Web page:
Researchers Use Roommate Selection Data to Examine Attitudes Toward Minority Groups

  • Jim West Research iStock Photo
  • James West
    James West, Ph.D., W.H. Smith Professor of Economics in Baylor University's Hankamer School of Business. (Matthew Minard, Baylor Photography)
March 3, 2015

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Increased contact with minorities encourages future interactions, researchers say

WACO, Texas (March 3, 2015) – What people do reveals more about their attitudes than what they say.

A new working paper from the National Bureau of Economic Research, authored by researchers from Baylor University, Texas A&M University and the University of California-Davis, examines the attitudes and preferences of white males toward black males by analyzing what affects the probability of choosing a black roommate at the U.S. Air Force Academy.

Through data supplied by the U.S. Air Force Academy, researchers were able to go beyond simply surveying white males about their attitudes toward black males and bolster their findings by analyzing their actions – in this case, white males choosing to room with black males during their sophomore year at the Academy. The study, “The Impact of Intergroup Contact on Racial Attitudes and Revealed Preferences,” provides empirical evidence that increased contact between the two groups leads to meaningful changes in white males’ behavior toward black males.

“If the actions of someone can be observed, that’s a much more powerful signal of what they really think,” said study co-author James West, Ph.D., W.H. Smith Professor of Economics in Baylor University’s Hankamer School of Business. “Actions don’t lie.”

The Air Force Academy provided an ideal model to examine, West explained, because cadets were assigned to 35-man squadrons during their freshman year; their roommates were assigned by the academy; and during this year, the vast majority of their time was spent only with members of this squadron.

“For that first year, they’re allowed very little contact outside that group of 35. They eat with them. They study with them. They play intramural sports with them. They interact very intensively with these 35 people and there’s little opportunity beyond that group,” West said.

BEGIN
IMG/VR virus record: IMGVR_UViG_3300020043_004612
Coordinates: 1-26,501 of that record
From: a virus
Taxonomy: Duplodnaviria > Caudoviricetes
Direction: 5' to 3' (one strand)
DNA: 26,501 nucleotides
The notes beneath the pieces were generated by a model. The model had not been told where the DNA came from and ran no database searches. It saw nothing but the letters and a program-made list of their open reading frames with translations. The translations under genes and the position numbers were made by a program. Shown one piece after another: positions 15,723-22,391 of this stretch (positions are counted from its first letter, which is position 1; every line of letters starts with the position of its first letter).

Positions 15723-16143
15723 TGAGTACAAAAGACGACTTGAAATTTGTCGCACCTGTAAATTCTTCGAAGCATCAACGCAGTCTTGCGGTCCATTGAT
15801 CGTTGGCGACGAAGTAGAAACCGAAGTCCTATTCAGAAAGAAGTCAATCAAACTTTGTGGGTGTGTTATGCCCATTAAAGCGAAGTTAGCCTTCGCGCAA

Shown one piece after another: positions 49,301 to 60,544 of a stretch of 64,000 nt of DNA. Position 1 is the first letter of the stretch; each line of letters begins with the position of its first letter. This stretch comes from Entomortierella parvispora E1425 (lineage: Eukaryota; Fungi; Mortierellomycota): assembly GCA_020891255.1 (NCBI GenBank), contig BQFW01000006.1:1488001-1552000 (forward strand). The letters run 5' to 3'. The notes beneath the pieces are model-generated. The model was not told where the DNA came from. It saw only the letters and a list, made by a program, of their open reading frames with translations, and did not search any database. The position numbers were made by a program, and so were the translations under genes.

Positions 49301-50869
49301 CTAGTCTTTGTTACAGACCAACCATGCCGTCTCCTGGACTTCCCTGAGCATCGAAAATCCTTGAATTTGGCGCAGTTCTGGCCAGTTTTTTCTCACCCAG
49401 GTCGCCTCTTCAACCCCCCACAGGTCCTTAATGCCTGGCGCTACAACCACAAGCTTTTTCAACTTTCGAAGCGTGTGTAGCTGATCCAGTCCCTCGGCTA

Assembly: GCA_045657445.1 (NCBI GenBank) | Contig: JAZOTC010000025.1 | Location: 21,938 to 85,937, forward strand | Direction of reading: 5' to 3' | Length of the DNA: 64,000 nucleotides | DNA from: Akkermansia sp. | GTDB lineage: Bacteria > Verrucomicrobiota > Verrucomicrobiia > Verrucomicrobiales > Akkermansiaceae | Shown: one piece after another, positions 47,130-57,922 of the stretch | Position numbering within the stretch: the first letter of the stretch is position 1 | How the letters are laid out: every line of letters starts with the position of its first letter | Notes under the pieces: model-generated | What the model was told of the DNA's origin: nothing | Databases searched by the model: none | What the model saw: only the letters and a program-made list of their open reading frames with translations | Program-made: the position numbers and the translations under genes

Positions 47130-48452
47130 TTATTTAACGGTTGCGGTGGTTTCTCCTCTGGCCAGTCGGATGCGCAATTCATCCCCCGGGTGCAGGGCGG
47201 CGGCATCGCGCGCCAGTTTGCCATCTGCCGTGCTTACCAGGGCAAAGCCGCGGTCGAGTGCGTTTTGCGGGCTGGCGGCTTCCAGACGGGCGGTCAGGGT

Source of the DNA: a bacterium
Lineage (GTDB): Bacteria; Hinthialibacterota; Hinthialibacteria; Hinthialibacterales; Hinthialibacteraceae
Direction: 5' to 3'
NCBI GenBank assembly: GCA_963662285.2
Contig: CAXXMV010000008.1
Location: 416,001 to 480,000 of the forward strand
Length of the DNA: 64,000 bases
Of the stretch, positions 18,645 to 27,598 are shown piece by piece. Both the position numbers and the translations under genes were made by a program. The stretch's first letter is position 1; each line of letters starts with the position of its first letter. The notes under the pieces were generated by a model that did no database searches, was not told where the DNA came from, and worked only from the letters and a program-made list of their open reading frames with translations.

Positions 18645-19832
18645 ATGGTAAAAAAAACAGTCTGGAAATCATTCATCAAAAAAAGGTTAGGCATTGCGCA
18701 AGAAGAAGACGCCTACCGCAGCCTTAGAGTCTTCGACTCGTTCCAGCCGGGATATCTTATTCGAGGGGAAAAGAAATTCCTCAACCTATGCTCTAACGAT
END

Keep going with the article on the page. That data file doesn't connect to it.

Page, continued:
“At the end of the freshman year, the freshman squadron is broken up and members are scattered throughout new squadrons. They have a new group of 35 people from which you can choose your roommate.”

Students have little-to-no knowledge about their roommate pool, aside from possibly being in one or two shared courses, West said. Their selections are based primarily on past experiences and interactions they’ve had with others.

“What we’re testing here are raw attitudes, preconceived notions toward people of certain groups,” West said.

The result?

“White males are significantly more likely to room with a black student in their sophomore year after increased exposure in their freshman year to more black peers and black peers with higher academic aptitude,” the study states. “The magnitudes of the effects are quite sizeable.”

Additionally, researchers found that white males from southern states, where racial prejudice has historically been deemed more prevalent, were 35 percent more likely to choose a black roommate.

“The psychology and sociology literature says people in majority groups have a more favorable view of people in minority groups if they’ve had greater contact with them,” West said. “What we’re claiming is that this unique structure of the U.S. Air Force Academy allows us to test that in an empirically credible way. We didn’t design the structure; they have been using it for years.”

In addition to West, study co-authors include Scott E. Carrell, Ph.D., of the University of California-Davis; and Mark Hoekstra, Ph.D., of Texas A&M University.

ABOUT BAYLOR UNIVERSITY

Baylor University is a private Christian University and a nationally ranked research institution, characterized as having “high research activity” by the Carnegie Foundation for the Advancement of Teaching. The University provides a vibrant campus community for approximately 16,000 students by blending interdisciplinary research with an international reputation for educational excellence and a faculty commitment to teaching and scholarship. Chartered in 1845 by the Republic of Texas through the efforts of Baptist pioneers, Baylor is the oldest continually operating University in Texas. Located in Waco, Baylor welcomes students from all 50 states and more than 80 countries to study a broad range of degrees among its 12 nationally recognized academic divisions. Baylor sponsors 19 varsity athletic teams and is a founding member of the Big 12 Conference.

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